Legislature(2005 - 2006)SENATE FINANCE 532
05/07/2006 01:00 PM FINANCE
Download Mp3. <- Right click and save file as
* first hearing in first committee of referral
= bill was previously heard/scheduled
= bill was previously heard/scheduled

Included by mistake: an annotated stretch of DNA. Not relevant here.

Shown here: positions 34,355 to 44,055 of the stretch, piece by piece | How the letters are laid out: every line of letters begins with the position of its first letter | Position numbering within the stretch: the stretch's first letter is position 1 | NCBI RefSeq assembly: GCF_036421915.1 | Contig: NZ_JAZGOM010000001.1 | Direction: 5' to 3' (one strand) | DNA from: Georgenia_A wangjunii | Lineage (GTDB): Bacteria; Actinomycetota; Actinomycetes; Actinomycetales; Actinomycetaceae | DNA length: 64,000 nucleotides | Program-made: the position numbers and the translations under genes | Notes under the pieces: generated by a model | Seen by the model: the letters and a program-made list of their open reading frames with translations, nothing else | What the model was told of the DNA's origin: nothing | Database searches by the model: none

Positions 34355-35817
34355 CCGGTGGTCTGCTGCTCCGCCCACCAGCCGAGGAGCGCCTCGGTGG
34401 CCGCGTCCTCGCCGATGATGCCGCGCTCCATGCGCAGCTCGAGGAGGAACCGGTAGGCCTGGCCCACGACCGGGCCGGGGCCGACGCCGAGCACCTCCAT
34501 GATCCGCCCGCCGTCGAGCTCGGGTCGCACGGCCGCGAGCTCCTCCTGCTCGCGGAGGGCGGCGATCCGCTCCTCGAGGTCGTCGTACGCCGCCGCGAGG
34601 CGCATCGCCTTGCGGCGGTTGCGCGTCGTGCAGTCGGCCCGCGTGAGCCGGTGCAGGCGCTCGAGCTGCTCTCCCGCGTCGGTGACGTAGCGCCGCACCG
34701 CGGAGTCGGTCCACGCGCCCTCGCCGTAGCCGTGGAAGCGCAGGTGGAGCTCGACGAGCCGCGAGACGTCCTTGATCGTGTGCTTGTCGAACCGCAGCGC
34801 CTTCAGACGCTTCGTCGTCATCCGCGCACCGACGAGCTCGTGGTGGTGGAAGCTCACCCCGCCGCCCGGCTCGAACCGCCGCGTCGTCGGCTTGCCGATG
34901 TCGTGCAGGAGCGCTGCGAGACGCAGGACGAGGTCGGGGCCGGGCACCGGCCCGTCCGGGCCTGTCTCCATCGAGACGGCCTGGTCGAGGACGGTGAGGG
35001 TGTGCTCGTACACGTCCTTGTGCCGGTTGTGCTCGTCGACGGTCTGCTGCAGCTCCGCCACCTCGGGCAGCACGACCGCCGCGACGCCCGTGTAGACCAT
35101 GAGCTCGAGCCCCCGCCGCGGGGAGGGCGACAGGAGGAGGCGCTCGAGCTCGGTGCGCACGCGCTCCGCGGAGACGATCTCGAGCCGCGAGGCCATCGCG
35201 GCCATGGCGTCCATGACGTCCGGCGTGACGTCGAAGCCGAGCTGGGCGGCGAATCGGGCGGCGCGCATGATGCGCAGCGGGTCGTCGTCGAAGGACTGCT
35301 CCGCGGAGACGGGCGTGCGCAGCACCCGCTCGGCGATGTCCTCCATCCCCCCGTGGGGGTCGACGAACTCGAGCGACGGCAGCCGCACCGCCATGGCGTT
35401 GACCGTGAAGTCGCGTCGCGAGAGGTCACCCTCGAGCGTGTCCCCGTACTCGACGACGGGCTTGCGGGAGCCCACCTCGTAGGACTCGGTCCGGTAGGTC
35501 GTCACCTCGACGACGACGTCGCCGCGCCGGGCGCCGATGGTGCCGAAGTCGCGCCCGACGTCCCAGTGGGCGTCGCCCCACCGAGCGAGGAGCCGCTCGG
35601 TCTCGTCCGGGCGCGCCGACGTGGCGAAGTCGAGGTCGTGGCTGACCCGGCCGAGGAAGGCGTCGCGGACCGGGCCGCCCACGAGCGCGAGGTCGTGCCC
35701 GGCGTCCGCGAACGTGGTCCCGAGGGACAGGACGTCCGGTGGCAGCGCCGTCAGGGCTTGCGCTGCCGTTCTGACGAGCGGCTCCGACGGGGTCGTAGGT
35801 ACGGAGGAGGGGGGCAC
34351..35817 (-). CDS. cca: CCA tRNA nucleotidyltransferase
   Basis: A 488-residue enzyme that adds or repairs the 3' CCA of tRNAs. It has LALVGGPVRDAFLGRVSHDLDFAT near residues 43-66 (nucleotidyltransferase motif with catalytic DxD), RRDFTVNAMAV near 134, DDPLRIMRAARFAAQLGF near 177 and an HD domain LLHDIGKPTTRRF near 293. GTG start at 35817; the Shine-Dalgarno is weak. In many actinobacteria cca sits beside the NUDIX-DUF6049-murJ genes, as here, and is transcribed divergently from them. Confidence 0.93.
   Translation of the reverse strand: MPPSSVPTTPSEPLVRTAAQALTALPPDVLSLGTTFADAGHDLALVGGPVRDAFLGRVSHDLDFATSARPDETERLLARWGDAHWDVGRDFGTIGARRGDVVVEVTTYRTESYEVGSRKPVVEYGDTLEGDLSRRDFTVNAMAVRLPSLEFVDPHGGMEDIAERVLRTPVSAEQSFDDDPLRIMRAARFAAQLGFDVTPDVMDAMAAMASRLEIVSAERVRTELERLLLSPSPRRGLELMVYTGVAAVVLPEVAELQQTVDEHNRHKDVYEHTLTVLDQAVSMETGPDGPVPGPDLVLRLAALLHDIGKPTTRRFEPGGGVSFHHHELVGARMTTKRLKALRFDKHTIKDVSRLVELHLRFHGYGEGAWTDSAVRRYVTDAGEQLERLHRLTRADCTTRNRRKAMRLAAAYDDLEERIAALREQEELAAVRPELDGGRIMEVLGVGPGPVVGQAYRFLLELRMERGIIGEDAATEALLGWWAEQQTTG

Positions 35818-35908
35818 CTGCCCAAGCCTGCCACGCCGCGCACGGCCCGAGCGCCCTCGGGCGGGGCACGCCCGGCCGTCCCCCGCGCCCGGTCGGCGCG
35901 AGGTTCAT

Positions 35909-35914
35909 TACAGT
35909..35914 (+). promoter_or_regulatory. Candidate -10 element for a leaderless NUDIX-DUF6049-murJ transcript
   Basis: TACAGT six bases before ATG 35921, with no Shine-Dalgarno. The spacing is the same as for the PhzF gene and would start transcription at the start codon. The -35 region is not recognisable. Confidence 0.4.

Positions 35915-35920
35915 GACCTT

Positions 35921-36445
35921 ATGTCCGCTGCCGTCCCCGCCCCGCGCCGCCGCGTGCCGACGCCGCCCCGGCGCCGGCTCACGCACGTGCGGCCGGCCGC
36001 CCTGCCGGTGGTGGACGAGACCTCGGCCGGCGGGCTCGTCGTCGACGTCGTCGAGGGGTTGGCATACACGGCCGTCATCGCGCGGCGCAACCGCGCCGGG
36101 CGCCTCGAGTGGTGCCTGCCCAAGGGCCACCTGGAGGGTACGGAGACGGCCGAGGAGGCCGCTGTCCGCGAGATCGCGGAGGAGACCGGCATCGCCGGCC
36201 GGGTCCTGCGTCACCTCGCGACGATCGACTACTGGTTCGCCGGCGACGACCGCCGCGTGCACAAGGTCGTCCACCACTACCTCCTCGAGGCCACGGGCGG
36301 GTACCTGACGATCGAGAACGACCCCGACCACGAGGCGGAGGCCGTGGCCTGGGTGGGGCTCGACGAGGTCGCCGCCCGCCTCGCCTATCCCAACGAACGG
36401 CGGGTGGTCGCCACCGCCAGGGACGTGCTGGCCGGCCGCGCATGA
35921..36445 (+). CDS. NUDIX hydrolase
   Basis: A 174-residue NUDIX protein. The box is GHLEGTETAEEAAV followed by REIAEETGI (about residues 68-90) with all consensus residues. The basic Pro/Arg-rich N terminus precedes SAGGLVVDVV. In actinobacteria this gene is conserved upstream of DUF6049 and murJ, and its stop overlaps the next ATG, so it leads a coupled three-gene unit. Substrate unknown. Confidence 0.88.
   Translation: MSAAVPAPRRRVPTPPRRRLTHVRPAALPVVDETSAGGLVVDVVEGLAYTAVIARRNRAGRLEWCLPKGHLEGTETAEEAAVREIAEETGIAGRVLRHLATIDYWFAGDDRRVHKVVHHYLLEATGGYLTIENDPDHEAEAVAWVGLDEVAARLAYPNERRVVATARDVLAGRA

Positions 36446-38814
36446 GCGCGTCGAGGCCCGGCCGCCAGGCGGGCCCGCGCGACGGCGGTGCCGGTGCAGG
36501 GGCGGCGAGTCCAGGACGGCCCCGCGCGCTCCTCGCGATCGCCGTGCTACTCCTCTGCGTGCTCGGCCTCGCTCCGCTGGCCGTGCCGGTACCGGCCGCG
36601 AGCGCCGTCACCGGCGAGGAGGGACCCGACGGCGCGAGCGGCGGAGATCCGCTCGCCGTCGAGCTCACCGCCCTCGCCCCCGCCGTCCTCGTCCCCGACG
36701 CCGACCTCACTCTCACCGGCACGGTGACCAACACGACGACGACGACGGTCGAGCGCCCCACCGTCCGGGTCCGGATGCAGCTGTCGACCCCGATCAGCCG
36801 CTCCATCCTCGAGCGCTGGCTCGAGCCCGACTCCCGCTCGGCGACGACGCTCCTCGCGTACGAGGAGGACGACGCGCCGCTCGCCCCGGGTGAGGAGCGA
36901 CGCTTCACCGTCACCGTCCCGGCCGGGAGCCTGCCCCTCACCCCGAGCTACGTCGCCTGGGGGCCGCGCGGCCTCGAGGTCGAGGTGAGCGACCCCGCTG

1:14:41 PM CS FOR SPONSOR SUBSTITUTE FOR HOUSE BILL NO. 51(FIN) "An Act relating to associations of self-insured employers for purposes of providing workers' compensation coverage and allowing employers who are members of the same trade to form associations for providing self-insurance for workers' compensation coverage; and providing for an effective date." This was the first hearing for this bill in the Senate Finance Committee. MICHAEL PAWLOWSKI, Staff to Representative Kevin Meyer, testified that a single employer is currently allowed to self- insure for workers' compensation obligations, provided they meet certain requirements. This bill would allow a group of smaller employers to cooperate with each other to meet the same requirements to self-insure their workers' compensation commitments. Co-Chair Green moved for adoption of SCS HB 51 24-LSO233\R as a working document, and objected for explanation. Mr. Pawlowski continued that the proposed committee substitute would "close loopholes" in the bill. A provision was deleted to clarify that the association of businesses was considered an insurer, not an employer. Mr. Pawlowski located another change in subsection (b)(7) of Sec. 21.77.040. Board of directors; members; duties; prohibited acts., added by Section 1 on page 5 lines 11-12, which required that insurance claims adjusters employed by the association be residents of the State. That provision was added to address "oversight" concerns voiced by the Division of Insurance. Mr. Pawlowski informed that an additional modification was made at the suggestion of the Division of Insurance, inserting language to provide a mechanism to "unwind" the association and go into receivership, and provides a guarantee mechanism. Mr. Pawlowski opined that the new provisions, coupled with the requirement of surety and solvency bonds, auditing assessments, and other financial controls in the bill render this a "policy decision". Mr. Pawlowski noted that to conform to the intent of the Senate Labor and Commerce Committee, page 16 of the proposed committee substitute contained an amendment adopted by that committee to the companion bill SB 241. Mr. Pawlowski concluded that the bill does not address larger issues with workers compensation, but would assist smaller employers by allowing them to "bind their businesses together" to self-insure for workers' compensation obligations. 1:19:18 PM ROBERT VOGEL, Vice President of Operations, Pro Group Management, representing Anchorage Home Builders Association, testified via teleconference from an offnet location that he was available to respond to questions. He spoke to the proposed legislation and its relation to a similar practice in the state of Nevada. 1:20:39 PM Senator Bunde understood the program worked well in Nevada, and asked if the bill under consideration incorporated all the provisions of the Nevada law. 1:21:07 PM Mr. Vogel responded that 37 states have comparable laws, and while there are slight variations between states, he considered the bill a good "fit" within the framework of Alaska law. Senator Bunde questioned in any provisions of "substantial benefit" may have been omitted. 1:22:02 PM Mr. Vogel did not believe so. 1:22:07 PM Senator Stedman requested population comparisons, as Nevada and Alaska have different demographics. 1:22:29 PM Mr. Vogel replied that when the law was initially passed in Nevada in 1993, the population was approximately 800,000. When New Mexico passed a corresponding law in 1991, that state's population was less than 1 million. Nevada currently has 13 self-insured groups, including auto dealers, home builders, trucking groups, and municipalities. New Mexico has approximately 14 groups of similar businesses. By comparison, California passed its version of the law in the early 1990s, but had no self-insured groups form until 2000. Since that time, California has instituted workers' compensation reform bills, and now has over 20 self-insured groups, with approximately 40 additional groups in the process of forming. 1:24:41 PM Senator Bunde voiced concern that self-insured groups may become insolvent, despite the best intentions of those involved. He inquired if any of the groups in other states had become insolvent, and if so, who was ultimately responsible for a workplace injury claim. 1:25:19 PM Mr. Vogel reported that none of the groups in Nevada have become insolvent; conversely they have "done very well", generating a "healthy" surplus over a period of ten years. Likewise, self- insured groups in New Mexico and California recount no incidence of insolvency. If a group did become insolvent, an injured worker would be covered by the group's tangible net worth, required by the Alaska law to be at least $10 million. The net worth requirement is the strength and credibility of that group. Additionally, every group has excess insurance to protect against catastrophic losses. He offered the example of a worker injured in fire, one of the most expensive types of claims. In that case, the qualified excess insurer would protect the group, requiring perhaps a $500,000 deductible. Furthermore, groups would be required to post solvency bonds, security bonds or a letter of credit in the event the group was not able to meet their obligations. 1:28:25 PM Senator Bunde expressed concern over the possibility of "cherry picking" whereby employers with low rates of workers' compensation claims would bind together to self-insure their obligations. This would leave the higher-risk employers in the traditional workers' comp insurance pool, relative injury rates would increase, and rates would increase accordingly. He asked if workers' compensation costs had increased in states that allow groups to self-insure. Mr. Vogel responded that California experienced an approximate 40 percent decrease in workers' compensation insurance costs since reforms were instituted. The advent of self-insured groups in New Mexico served to help strengthen the market. While insurance rates had been increasing, the introduction of the self-insured group option functioned to stabilize the market, prompting insurers to reenter the market with lower insurance rates. Similarly, Nevada's workers' compensation arena had been a monopolistic system with rising rates, but in the several years since the law was enacted, rates had decreased an average of two to three percent per year. 1:31:42 PM DAVE KESTER, Workers' Compensation Committee of Alaska, testified via teleconference from an offnet location in opposition to the bill. He described the bill as unnecessary, because regulations currently exist to allow for the formation of "reciprocal insurance arrangements" for groups of employers. He exampled the Alaska Timber Exchange, the Alaska Municipal League Joint Insurance Association, and the Alaska Rural Electric Cooperative Association as groups that have been formed and successfully operate under current regulations. 1:33:43 PM Mr. Kester observed that the bill is designed to exempt self- insured groups from the necessary regulation and financial oversight of the Division of Insurance. Without this oversight an injured worker could experience insolvency of the group and not receive adequate payment of the workers' compensation claim. He also spoke to the "inadequate guarantee mechanisms" within the bill, and was troubled by the prospect of significant financial burden forcing a small member employer in to bankruptcy. Mr. Kester continued that the proposed legislation did not have the support of the Director of the Division of Insurance, Linda Hall. Her lack of support should alert members to problems with the bill. 1:37:37 PM MIKE COMBS, President, Alaska Independent Insurance Agents & Brokers Incorporated, testified via teleconference from an offnet location that the association did not support the bill. The legislature adopted significant reforms to workers' compensation insurance in a recent special session and the impacts of those changes have not had adequate time to present themselves. Mr. Combs furthered that while the proposed legislation contained joint and several liabilities, there was no provision for personal indemnification. Therefore, only business assets would be available to an injured worker seeking relief under a workers' compensation claim, and business assets could be protected through actions such as incorporation. In contrast, under the "cross liability" provision of standard workers' compensation insurance plans, if one employer becomes insolvent, the other employers within the state are responsible for payment of the claim. Mr. Combs voiced concern regarding the manner in which insurance rates would be established, as it appeared that none of the self-insured groups were members of the National Council on Compensation Insurance, and would therefore not have access to those rates. He preferred reciprocal insurance arrangements. 1:41:35 PM KENTON BRINE, Property Casualty Insurers Association, testified via teleconference from an offnet location in Olympia, Washington, in opposition of the bill. He referenced a single claim in the State of Alaska that had warranted a $7.7 million "set-aside" reserve in anticipation of final settlement. He offered the $7.7 million claim by a single injured worker as evidence that the $10 million guarantee provided for in the bill was inadequate. While he was not opposed to the formation of self-insured groups, he desired stronger financial protections and regulation. He appreciated and supported reforms made to workers' compensation the prior legislative session, and encouraged the Committee to continue in that direction by rejecting the proposed bill. 1:45:27 PM RAY HICKLE, President, Anchorage Homebuilders Association, testified in Juneau in support of the bill. He stated that homebuilders need some "relief" to the workers' compensation issues, as insurance rates for carpenters and roofers are too high. He spoke to the Association's willingness to work with the Committee to revise the bill to address any concerns of the members. 1:46:44 PM Senator Dyson asked the witness's response to the statement that this type of an association is already permissible under state law, and the proposed legislation is unnecessary. 1:47:09 PM Mr. Hickle replied that "reciprocals are top heavy and they waste money." 1:48:11 PM Senator Dyson asked regarding the statement that, as proposed, this bill would not provide adequate financial strength of the self-insured groups to address claims that would arise. 1:48:30 PM Mr. Hickle responded that self-insured groups would have "reinsurance" with joint and several liabilities for catastrophic events. Currently, the requirements for a single company to acquire reinsurance include assets of $5 million and one hundred employees. 1:49:13 PM PAUL LISANKIE, Director, Division of Workers' Compensation, Department of Labor and Workforce Development, testified in Juneau that the Department was not opposed to the basic premise of self insurance for workers' compensation liability. He informed that the State has had a self-insurance program in operation for 47 years, which his Department administers. He characterized the Department's program as "successful". 1:50:32 PM Mr. Lisankie identified "distinctions" between the State's current self-insurance program and the proposed legislation. While the current program requires a minimum net asset value of $5 million, the Department's primary focus, by statute, is the financial ability to pay of the business wanting to self-insure. He considered the $5 million net asset requirement a "basic qualification" of the program, not a guarantee that the business would be approved for self-insurance. Therefore, the current regulation provision should be considered as a basic component of any proposal. He noted that the current program also contains an "excess insurance" stipulation to limit the company's exposure in the case of an extremely large workers' compensation settlement, such as a permanent total disability case. His research revealed several self-insured entities had gone out of business for reasons unrelated to their workers' compensation liability. This is illustrative of the risks involved in allowing a business to self-insure. A company that is currently financially strong and meets the requirements for self-insurance of workers' compensation obligations could stop operating for any number of reasons. This could render an injured worker unable to collect their permanent total disability payments. He urged the Committee to consider all risks associated with self- insurance of workers' compensation liability. 1:53:53 PM Mr. Lisankie told of a case involving Wein Airlines and an injured worker. Wein was a self-insured company that had gone out of business. The Division had to undertake great effort to secure the pass-through funding to provide to this injured worker. The benefits were paid for many years until the former worker passed away, and Mr. Lisankie used this case to illustrate how important it is for a self-insured company to be able to pay long-term benefits to injured workers, regardless of the health of the company. 1:55:45 PM Senator Stedman recalled an earlier comment that rates for self- insurance were approximately 30 to 40 percent of the cost of traditional workers' compensation insurance, and earlier testimony that 13 businesses in Nevada had opted out of normal workers' compensation to form their own self-insured association. He wondered if Alaska would be faced with an adverse selection of traditional workers compensation participants, thus compounding the difficulties already facing the workers' compensation system. 1:56:37 PM Mr. Lisankie replied that such a scenario is a viable concern, considering Alaska's large area and small population. He reviewed other states in similar situations. Of the seven states with comparable populations of fewer than one million, four of those states do not allow self insurance groups, with Idaho allowing only electrical utility companies to self-insure. Two of the states that allow for self-insurance of workers' compensation have established either a guarantee "fund" or "mechanism". He cited only one state similar in population to Alaska that allowed self-insurance without a guarantee mechanism of some form. 1:57:53 PM Senator Stedman recounted significant workers' compensation reforms made by the legislature, and understood these reforms had only recently been implemented and their effects were not yet tangible. 1:58:19 PM Mr. Lisankie shared his observation that "things are starting to improve." He considered the reforms initiated by the legislature as the beginning of the improvement process, but agreed that they had not had adequate time to manifest themselves. 1:58:51 PM Senator Olson commented that while businesses may "come and go", that is also true of insurance companies. 1:59:13 PM Mr. Lisankie agreed. However, insurance companies are heavily regulated, and the State has a guarantee fund. He opined that insurance companies offer more security. 2:00:02 PM Senator Olson asked the number of self insurance certificates granted by the State. 2:00:14 PM Mr. Lisankie responded that a total of 31 entities are self- insured in Alaska, and of those, 23 were private companies and eight were public agencies, governments and school districts. 2:00:37 PM Senator Olson asked the discrepancy between the $5 million and $10 million tangible net worth requirements. 2:00:57 PM Mr. Lisankie had not fully reviewed the proposed committee substitute, and presumed the differences were a technical drafting error. 2:01:21 PM LINDA HALL, Director, Division of Insurance, Department of Commerce, Community and Economic Development, testified in Juneau to her "strong" opposition to this legislation. Her statement was as follows. The opposition is not just from the Division of Insurance. Mr. Lisankie from the Department of Labor and Workforce Development has also evidenced that, as have some other groups. It's been an uncomfortable position to be in to be in strong opposition to legislation proposed by members of this body. It's not something I've done often, and I don't do it lightly. It is a public policy decision and I'd like to share some thoughts with you. As the lead regulator of the insurance industry in Alaska, it is the mission of the Division of Insurance to do three things: one is to enforce insurance statutes, second is to protect the consumer, third is to enhance the business environment. I think this legislation violates two of those things: consumer protection, and I will speak to both these, and the enhancement of the insurance business in our state. I speak before you today to present my analysis of a proposal that I think is not good public policy. I had not seen the CS until I came here today, I had not asked for a CS to be done in the Senate. I have certainly made my concerns about the bill known from the time it started last year, and as I have worked with one of the major sponsoring groups over the course of the summer. The concerns that I have as we've gone through various committees, as I've voiced those concerns repeatedly, changes have been made. I'm not sure, today I have not had a chance to look at this, to have an idea if my concerns are met or not. I'm going to address those concerns. It would appear from the testimony some are met, some are not. I will talk about my four major concerns. One is liquidity. I'm looking for real money to pay real claims. We have certainly increased from $5 million to $10 million a tangible net worth requirement for these groups. It's left up to the Director to define "tangible net worth." As I understand, tangible means thing you can touch, things you can see. I'm assuming when some director who follows me makes this definition it will include buildings, CATs [Caterpillar equipment], trucks, whatever the tangible net worth is. We can't pay work comp claims with buildings. We would guarantee a business would go out of business if they had to liquidate their assets to pay work comp claims. So I'm not today convinced that tangible net worth gives us the protection we're looking for. One of the, and I certainly will address one of the comments asked earlier about reciprocals and why I advocated that early in the process. Guarantee fund is my second concern. I do understand that the CS that I haven't read contains a provision for the guarantee fund. I've been in front of this body looking for solutions to an insolvent insurance company. There is a mechanism and it's worked. I will address that later in my comments also. The licenses that are required I believe are in the CS. I have made that an issue as I've talked. It's disturbing to me that I've had to go till the third to the end day of session and numerous committee hearings to have somebody now, at the last minute, bring these to the table. Process to deal with an insolvent group, the version I prepared my comments on had an ability for the Director if an association was insolvent, to withdraw their certificate. It had no process to do that. Insurance statutes clearly, in chapter 78, set out both rehabilitation and liquidation provisions. There needs to be a mechanism, whether this bill now includes that I really don't know. I would like to address some of the comments that have been made as I have made my opposition known. There's been an indication from a number of people to me that, "Well, you have the authority to decline applications. If one of these associations comes to you and presents the application you can decline it." I think it is my obligation under Alaska statute to try to implement the things that this body passes. I can't imagine any director looking at applications and being able to deny that application because you didn't think, you didn't like, the provisions of this particular chapter. I don't operate that way and I can't imagine you would tolerate anyone operating that way. There are numerous financial requirements as I've mentioned before. The most important element to me today is liquidity. A number of other states who allow self- insurance associations do have working capital requirements. There needs to be money. The excess insurance is certainly there. Again, there is authority in this legislation for the Director to make a determination of the level of excess insurance. You heard testimony earlier of an insurance company having a single claim reserved at $7.7 million. If in fact I were the director requiring an applicant to provide me evidence of insurance of $10, $15, $20 million excess insurance, I think I would probably get push back that those were excessive, we don't need those, our claims won't be that big. So there's a lot of balancing here. I would also present to you that I don't think this bill does what it's purported to do. We're looking at small employers. In this bill there is a minimum $10,000 assessment from each member, so when you put five members together there's an aggregate assessment of $300,000 to have a sufficient size to begin to work. But each individual member must have a minimum of a $10,000 assessment, and because it's self-insurance we don't call it "premium" we call it "assessments." Many of our small businesses who are looking for relief, and I will certainly grant they need relief, are not going to be helped by this. They can't pay $10,000. That's what we're looking for is ability to find options for those types of businesses. This is not going to do that. So what we're doing is benefiting larger groups and leaving those that I see in this point, most vulnerable to still be in the system that, admittedly even by the sponsor statements, I'm sorry, not the sponsor statements, the proponent statements, is a broken system. My other major area of concern is my marketplace. I'm responsible for the insurance marketplace. Is it working wonderfully? Of course not. But am I seeing good things happen? I am. And I'd like to detail some of those. We have a small marketplace. That's been alluded to, questions about population. As we allow more and more groups to opt out of that marketplace, our market becomes less and less attractive. We don't have people in here trying to compete for the business. There isn't enough business here for them to truly be able to use their assets and really get a return on those. I believe the term has already been used and I've used it. There is certainly an ability to do "cherry picking". I've heard testimony that "Well, we will only take the best groups to do this." What does that mean to an employer who's had a couple losses? And maybe isn't one of the best groups? There's an ability to do safety programs today. I think, "Shame on any employer who doesn't have a safety program." That is the best thing to do for workers' compensation. I looked at someone's individual experience this week, a member of this body who had, it's called… an "experience modification" that gave him a thirteen percent credit on his business because he had good claims experience as an individual. Those things can happen, and they are an impact. There is today legislation that mandates premium credits for safety programs. So when we allow groups to pick off the best accounts we're spreading the risk over a lesser group of employers who, maybe by no reason of their own have a bad accident. I've insured employers, worked with employers, for 20 years in Alaska. I've seen some incredibly serious claims. When a steel erector with an employee-fall off a roof, that's a bad experience. Didn't mean they didn't have safety programs. They did. But they happen. Claims happen. It's very unfortunate. I'm going to give you some regulatory examples that I've gotten from people around the country who sit in my role that show some need for oversight and a different kind of protection. Recently in Kentucky, a self-insured group became insolvent. Court-ordered $90.7 million assessment, they were able to collect $68 million in cash and notes from the group members. There's a $22 million gap there. I don't know where that comes from. I understand all employers in Kentucky are being assessed for that. Ohio had a scandal. Fifty million dollars in work comp money was invested in rare coins. There was also a theft of over a million dollars. We regulate the kinds of investments groups can make. New York has 62 workers self-insured trusts, work comp trusts. In October the workers' compensation board in New York acknowledged that at least half were operating under-funded, and at least were assessing members to reduce shortfalls that were running as high as $15 million per trust, $163 million in aggregate. Kansas recently, documents came out of the 11 self-insured funds, five either lost money or had negative fund balances. Self-insurance can work, but it has the same problems as insurance. The costs are high. The cost of systems, the cost of the benefits, are high. I have seen in the three years I've been in this position starting little glimmers of hope in our system. We have an assigned risk pool. It is supported solely by insurance companies. It has been a deterrent in our marketplace of competition. In the last eight years Alaska, for the first time in 2005, had, did not lose money in the assigned risk pool. That makes it a more attractive place for insurance companies to do business. Our market shares in the pool in 2003 were 20 percent. Twenty percent of our premium was in the assigned risk pool. 2005, we've dropped that to 15 percent. More accounts are being written outside of that pool in a traditional market. Our guarantee fund, I mentioned that earlier, for me it was probably the thing I would point to most since I've been coming before this legislature, the ability to find a fix for a huge hole that left over 800 injured workers with no benefits. It left over 400 Alaskan employers with a financial responsibility they never expected to have. This legislature worked with me to find a solution. We did increase assessments; it has increased the cost of workers' comp for the last couple years. 2006 those assessments were no longer made. That fix has worked, and that guarantee association has recouped money from other insolvent insurance company estates. I've worked with them diligently to try to do that. We've seen that work. I'm seeing expansions of insurance companies in our state. I've watched two insurance companies who had one adjuster operating out of their home open claims offices, increase their staff, sign long-term leases. Are they writing tons of business yet? No. But they are really looking at our market and they're having an increased renewed interest in expanding what they're doing here. A member of the House of Representatives, just this week, told me a story of a constituent that I would like to relay to you. He had a constituent who was complaining about having to close his business. He could no longer afford workers' compensation. You hear those comments from constituents. I hear those comments from employers. This gentleman told him that after we did reforms, this year he had bids from three insurance companies, reduced his cost by $50,000. Some of the prior speakers are correct: we haven't yet the chance to see the full effects of reform, but I'm seeing signs in our workplace that this can work. California, from July of 2003 to January 2006, has seen a 46 percent decrease in their premiums, based on the California work comp study. They also indicate in that same study that without the reform, that actually would have been a 60 percent decrease over what they would have expected. Pennsylvania, rates have dropped $100 million due to reforms. We have tried to do reform. We did reform last year. We've tried to do more. I'm really disappointed. There are a number of groups who have signed on to support this bill that did not become involved in the system reforms we did last year, and now they're looking for "carve out". We can do a better job. I really think it's not a level playing field to let them out of a system that they don't want to help work with. I prepared, I believe in Senate Labor & Commerce, even, although they looked at me like I was nuts now. Not the first time. We have [indiscernible] guidelines. If we're going to look at something, we need to help our system. We need to do something about the cost. It really doesn't matter who writes that claim check if the system costs are X. I've heard comments about reciprocals being top heavy, charging too much. If you look at this bill, 35 percent is allowed there for administrative fees. That leaves 65 percent to pay claims. I don't think that's really any different than any system I see. I see the filings from insurance companies. We're seeing the same expense ratios at the top; what it costs to administer, what it costs to do things. This isn't that different. I'm not sure there's any savings here. I will wrap up, thank you for your patience. Self- insurance, in itself, works well in some circumstances if safeguards in place. I would really like to work with our system. I think it's broken. Director Lisankie and I have worked relentlessly for two years to work in that system. I have sat in this chair and proposed solutions. I don't think the solution is to let more groups opt out. If Alaska addresses the issues of cost, it too will see a reduction in premiums. If we just think changing the entity that writes the checks will bring down costs, I think we're mistaken. If we think claims can be controlled better by changing the entity that handles them, I'm thinking we're facing potential harm to injured workers. We have standards that have to be met. There are standards that are not in this bill where, in my department, we have what are called "unfair trade practices." That includes handling claims. I have today in my office a very serious allegation against a company who's handling claims. They are probably, right now, subject to several hundred thousand dollars worth of fines for the way they handle claims. I want to make sure that I still have that ability. I want to make sure that those injured workers are treated according to our statutes. I certainly mean no disrespect for the sponsors of this bill, but I really would urge you to consider the pitfalls, and to oppose it. 2:18:18 PM Senator Dyson recalled conversations he had with Ms. Hall several years prior regarding methods of reducing costs in the health insurance arena. He summarized those exchanges as indicating that increased numbers of self-insured individuals had the effect of making the health insurance industry in Alaska less attractive to insurance companies, and wondered if the same was true for workers' compensation insurance companies. 2:19:15 PM Ms. Hall affirmed. She explained that the same dynamics and "cost drivers" apply with fewer participants in a system. Approximately 67 percent of workers' compensation expenses are medical costs, an increase from 40 percent five years ago. The increases in both fields are due to increased self-insurance and lack of regulation and oversight. 2:20:09 PM Senator Stedman understood Ms. Hall had testified that workers' compensation issues appear to be improving, and more insurers are considering entering the market place. 2:20:34 PM Ms. Hall clarified that she did not know of new companies entering the marketplace, but those that currently write policies in Alaska are looking to expand their businesses and increase investment in the State. She expected changes to be positive and gradual. She divulged that her office was working with one new health insurance company, something she considered "a wonderful step", and something that had not happened before statutory and regulatory changes occurred. 2:21:41 PM Senator Stedman had surmised the Department did not support this bill. 2:22:04 PM Ms. Hall agreed that was an "accurate assessment". 2:22:22 PM Senator Stedman offered that when both the State's regulatory department and the independent insurance association oppose a bill affecting the industry, the legislature must proceed with caution. 2:22:59 PM Co-Chair Green ordered the bill HELD in Committee.